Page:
Saturday, October 12, 2019

Madness and Insanity in Shakespeares Hamlet :: Shakespeare Hamlet Sanity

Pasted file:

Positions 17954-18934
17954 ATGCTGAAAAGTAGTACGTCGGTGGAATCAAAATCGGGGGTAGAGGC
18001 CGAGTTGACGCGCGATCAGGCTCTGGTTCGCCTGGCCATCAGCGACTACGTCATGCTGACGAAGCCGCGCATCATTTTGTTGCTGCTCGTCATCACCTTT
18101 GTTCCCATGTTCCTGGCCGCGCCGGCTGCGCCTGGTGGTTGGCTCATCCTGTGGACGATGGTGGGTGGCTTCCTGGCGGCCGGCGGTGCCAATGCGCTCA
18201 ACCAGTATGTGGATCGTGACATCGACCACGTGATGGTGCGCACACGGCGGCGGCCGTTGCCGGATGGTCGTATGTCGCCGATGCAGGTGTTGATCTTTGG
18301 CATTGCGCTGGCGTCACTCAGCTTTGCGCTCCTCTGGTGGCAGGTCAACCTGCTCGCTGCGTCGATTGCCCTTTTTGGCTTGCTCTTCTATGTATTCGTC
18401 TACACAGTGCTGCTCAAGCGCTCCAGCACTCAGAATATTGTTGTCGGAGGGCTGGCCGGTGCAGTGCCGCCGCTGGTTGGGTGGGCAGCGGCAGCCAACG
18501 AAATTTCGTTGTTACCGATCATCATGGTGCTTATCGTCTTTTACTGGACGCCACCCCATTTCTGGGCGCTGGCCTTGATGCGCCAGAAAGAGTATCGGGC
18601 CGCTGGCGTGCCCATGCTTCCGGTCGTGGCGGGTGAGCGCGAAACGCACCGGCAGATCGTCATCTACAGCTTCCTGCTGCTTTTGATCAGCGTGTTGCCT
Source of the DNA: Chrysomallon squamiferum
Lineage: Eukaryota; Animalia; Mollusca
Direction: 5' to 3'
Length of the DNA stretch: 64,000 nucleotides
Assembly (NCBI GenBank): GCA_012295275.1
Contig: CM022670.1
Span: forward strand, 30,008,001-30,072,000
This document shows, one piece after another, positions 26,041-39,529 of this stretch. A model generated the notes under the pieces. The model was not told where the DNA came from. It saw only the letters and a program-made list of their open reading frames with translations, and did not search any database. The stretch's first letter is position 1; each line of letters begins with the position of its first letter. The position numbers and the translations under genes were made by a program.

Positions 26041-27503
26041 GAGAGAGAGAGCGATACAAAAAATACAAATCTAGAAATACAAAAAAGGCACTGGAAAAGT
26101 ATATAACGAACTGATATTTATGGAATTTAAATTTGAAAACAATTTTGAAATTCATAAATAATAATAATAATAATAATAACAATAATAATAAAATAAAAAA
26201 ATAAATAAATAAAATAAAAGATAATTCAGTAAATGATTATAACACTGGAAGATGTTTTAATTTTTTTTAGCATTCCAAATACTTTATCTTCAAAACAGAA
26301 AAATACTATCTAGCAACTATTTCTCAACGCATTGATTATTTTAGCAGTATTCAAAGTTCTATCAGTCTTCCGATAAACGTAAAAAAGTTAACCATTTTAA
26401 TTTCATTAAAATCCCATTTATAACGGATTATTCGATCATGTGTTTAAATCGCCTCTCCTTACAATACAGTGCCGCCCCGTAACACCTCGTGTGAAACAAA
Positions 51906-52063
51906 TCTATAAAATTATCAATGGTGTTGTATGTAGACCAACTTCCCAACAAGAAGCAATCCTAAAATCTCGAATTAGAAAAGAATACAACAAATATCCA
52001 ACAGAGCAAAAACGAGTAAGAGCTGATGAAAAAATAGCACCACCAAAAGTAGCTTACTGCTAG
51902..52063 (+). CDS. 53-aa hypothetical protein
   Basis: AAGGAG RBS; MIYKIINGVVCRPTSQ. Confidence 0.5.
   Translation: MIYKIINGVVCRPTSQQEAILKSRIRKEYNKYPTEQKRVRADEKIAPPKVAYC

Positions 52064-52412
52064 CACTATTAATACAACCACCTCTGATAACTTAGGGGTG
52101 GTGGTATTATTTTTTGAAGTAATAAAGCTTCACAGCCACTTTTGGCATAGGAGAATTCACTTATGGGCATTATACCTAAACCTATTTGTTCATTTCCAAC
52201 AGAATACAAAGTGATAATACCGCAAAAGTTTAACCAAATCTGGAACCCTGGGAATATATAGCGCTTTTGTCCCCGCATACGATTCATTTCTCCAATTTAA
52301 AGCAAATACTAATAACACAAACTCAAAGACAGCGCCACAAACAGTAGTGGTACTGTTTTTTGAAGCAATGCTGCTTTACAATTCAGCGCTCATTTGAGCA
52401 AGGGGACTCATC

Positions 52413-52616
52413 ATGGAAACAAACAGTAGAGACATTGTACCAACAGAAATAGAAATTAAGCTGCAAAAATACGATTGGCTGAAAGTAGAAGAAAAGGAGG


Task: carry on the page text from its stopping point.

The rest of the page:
Hamlet: "To Be Insane or Not To Be Insane That Tis The Question" With in Hamlet, Shakespeare gives a psychological dimension to the thouoghts and actions of each of his characaters, exspecially hamlet. Shakespeare gives the reader an indepth look into the mind of Hamlet. If shakespeare had not given the reader the complex psychological state of Hamlet, then yes one could say Hamlet was insane, but Shakespeare did. He made sure that there was an explanation, logical reason for all of his actions. Hamlet, at the very least was sane. In the play Hamlet was percieved as being mad, but there was a just cause. The symbolic meaning of Hamlet's actions are the underlining meaning for his unconscious motivation toward his actions. This means that Hamlet, maybe not knowing it at the time, would logically justify his actions. For example in act III, Hamlet said to Ophelia: You should not have believed me; for virtue cannot so inoculate our old stock but we shall relish of it. I loved you not. ... Get thee to a nunnery!...Go thy ways to a nunnery. (Sc.I 125) Here we can see that Hamlet had told Ophelia earlier in the scene how deeply he loved her, but here he has changed completely, saying that he had never loved her. With in this quote he slips in that Ophelia should go to a nunnery. This is his just cause for his maddness. He tries to get Ophelia to forget him and go to the nunnery so that she can be safe, and away from all his troubles that would soon come. Here we see his justcause as well as his foreshadowing for things to come. Like many Princes, Hamlet has been highly educated in Whittenburg, England. Here he has learned to think logically and not to act or think on impulse. This is why the reader sees Hamlet talkling to himself. In act III we see hamlet debating over ideas and problems out loud. The most obvious one is in his "To Be" soliloquy. To be, or not to be, that is the question: Whether' tis nobler in the slings and arrows of out- rageous fortune.... to die - to sleep No more. (Sc.I 65) Here we can see Hamlet debating with his inner self. Should I exsist or not? ShouldI sleep or not. Hamlet argues with his inner consious on the fact that if he should die and leave his troubles or live and fight his troubles. this is not to be classified as maddness, for he challenges his self for life, not an

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